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Social media – Foe or friend for Sri Lanka?

Comments / {{hitsCtrl.values.hits}} Views / Friday, 13 July 2018 00:00

In March 2018, Sri Lanka experienced ethnic tensions and the Government banned social media platforms such as Facebook, Viber and WhatsApp, among many other steps, to bring the situation under control. This created interested among many to discuss about the role of social media in the context of hate speech and fuelling ethnic tensions.

Sri Lankans are notorious to forget things quickly, so everyone seems to have forgotten what happened. However the responsible citizens should continue to engage in discussions and contribute to ensuring that such a situation does not happen again. 

When I say ‘such a situation’, I mean never again we should see ethnic violence in this country and never again should we see an internet or social media ban in this country.

With my interest in the topic, I have listed some of the ideas I like to put forward in this context. However, these are my own ideas and opinions and do not form the opinion of any organization that I am attached to.

The free access to internet should be respected as a key principle. It is a fundamental right in today’s context.

Freedom on social media should also be upheld, however, when crossing the lines that are acceptable within humanity, we need to have measures to tackle those who do such things.

While accepting that social media was banned in March 2018 for national security reasons, it must be stressed that never again in the future of Sri Lanka, such total bans should be implemented without proper assessment and consultation. The process that was followed in banning social media and controlling internet is not known and in a democratic country, we need to review what processes should be followed in such situations.

Social media may have helped tensions grow and riots start, however, it has to be noted that there was significant delays on proper actions being taken when the incidents in Ampara happened as well as even after the vehicle accident in Kandy. After all other systems failed to respond, blaming it all on social media is incorrect.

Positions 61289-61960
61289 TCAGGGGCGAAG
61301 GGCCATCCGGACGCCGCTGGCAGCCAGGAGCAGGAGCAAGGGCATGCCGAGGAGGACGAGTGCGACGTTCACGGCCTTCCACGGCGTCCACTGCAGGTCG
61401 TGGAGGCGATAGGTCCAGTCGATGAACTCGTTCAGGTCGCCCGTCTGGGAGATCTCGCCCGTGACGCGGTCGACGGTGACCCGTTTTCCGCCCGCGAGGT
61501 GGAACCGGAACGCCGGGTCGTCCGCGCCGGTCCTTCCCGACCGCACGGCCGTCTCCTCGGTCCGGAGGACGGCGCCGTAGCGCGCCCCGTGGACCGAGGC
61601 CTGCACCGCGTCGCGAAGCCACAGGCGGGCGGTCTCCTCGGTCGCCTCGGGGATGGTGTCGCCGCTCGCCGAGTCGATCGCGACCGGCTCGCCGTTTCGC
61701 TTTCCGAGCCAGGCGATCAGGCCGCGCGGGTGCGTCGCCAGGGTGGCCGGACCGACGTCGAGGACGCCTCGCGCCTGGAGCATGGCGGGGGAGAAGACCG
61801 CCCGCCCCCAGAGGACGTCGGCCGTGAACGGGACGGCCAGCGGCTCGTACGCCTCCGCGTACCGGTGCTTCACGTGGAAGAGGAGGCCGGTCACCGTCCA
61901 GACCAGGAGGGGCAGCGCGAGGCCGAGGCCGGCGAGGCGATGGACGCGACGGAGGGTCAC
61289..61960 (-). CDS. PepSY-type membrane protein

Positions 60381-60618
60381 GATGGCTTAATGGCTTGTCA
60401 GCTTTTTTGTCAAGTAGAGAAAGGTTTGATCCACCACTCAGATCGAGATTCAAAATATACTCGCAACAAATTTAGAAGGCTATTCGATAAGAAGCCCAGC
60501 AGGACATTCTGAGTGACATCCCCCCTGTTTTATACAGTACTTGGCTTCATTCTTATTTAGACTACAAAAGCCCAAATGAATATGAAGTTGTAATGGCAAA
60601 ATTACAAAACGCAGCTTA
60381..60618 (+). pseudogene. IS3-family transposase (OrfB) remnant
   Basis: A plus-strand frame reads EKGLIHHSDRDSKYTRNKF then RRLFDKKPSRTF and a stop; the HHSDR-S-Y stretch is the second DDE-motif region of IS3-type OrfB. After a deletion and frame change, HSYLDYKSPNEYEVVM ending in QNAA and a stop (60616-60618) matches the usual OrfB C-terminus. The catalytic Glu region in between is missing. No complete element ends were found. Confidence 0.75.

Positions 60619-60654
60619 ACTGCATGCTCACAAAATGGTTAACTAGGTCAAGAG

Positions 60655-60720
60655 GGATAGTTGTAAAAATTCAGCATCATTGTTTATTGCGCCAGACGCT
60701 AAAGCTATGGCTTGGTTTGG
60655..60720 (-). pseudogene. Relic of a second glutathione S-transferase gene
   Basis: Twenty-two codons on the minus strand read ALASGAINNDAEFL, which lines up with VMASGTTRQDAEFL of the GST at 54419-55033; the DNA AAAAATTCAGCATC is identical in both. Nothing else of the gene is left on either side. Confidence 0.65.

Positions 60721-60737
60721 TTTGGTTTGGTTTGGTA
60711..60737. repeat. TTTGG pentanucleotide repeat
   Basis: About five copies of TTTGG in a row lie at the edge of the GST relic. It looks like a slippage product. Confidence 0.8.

While such internet and social media total bans are unacceptable in a democratic society, even strict laws like in China or new laws in Germany are also not healthy for democracy. People today expect freedom and access, and if they are blocked in whatever the form, they will respond in other ways.

It has to be noted that bans are ineffective as people will use VPNs and other technology workarounds.

Social media just like other modes of communication are used for various malpractices such as pornography, fraud, black mailing, fake news spread, etc. But bad actors aren’t the majority, there are only a few and they are far between. The laws should be brought into handle these, but in no way should social media or internet be restricted. 

However let’s not forget that what we see online is a reflection of the actual society. Even without the involvement of social media, bad things happen in the society. So blaming it all on social media isn’t accurate. However law reforms in a need.

It is important to work with social media companies (platforms) to ensure some of the issues arising on platforms such as fake news, fake accounts, pornography, and use for fraudulent activities are handled effectively by the platform. 

To tackle those who cross the lines by using social media for fake news, fake accounts, pornography, and use for fraudulent activities, law reforms can be looked into. However this is a very different approach than looking at banning or restricting. 

Just like there are laws to handle offline issues, online world also need certain laws in place, and Sri Lanka is quite primitive when it comes to cyber laws, internet related laws, data protection laws, privacy laws, etc. and it is not clear which Government organisation actually provides thought leadership in these matters today but they are quite crucial in the world we live in today. 

It is also noteworthy that there have been only a few cases of official reports from Sri Lankan authorities to social media platforms on wrong doers, therefore effective readiness systems needs to be developed in Sri Lanka. These are more effective than bans, which are detrimental to the democracy.

Social media companies also needs to be more culturally sensitive and responsive. When certain hate posts spread either on racial, gender or any other matter, it is important that there is some local and contextual sensitivity is applied, and quickly responded to the situation.  

Social media has given voice to the people. It has created avenues for the people for their life, business, relationships, entertainment and many more. However, just like the society on the ground, it has issues and those need to be tackled foresightedly. 

(The writer is a longstanding industry activist and an author/writer. He has taken a keen interest on social media and its governance in recent times.)

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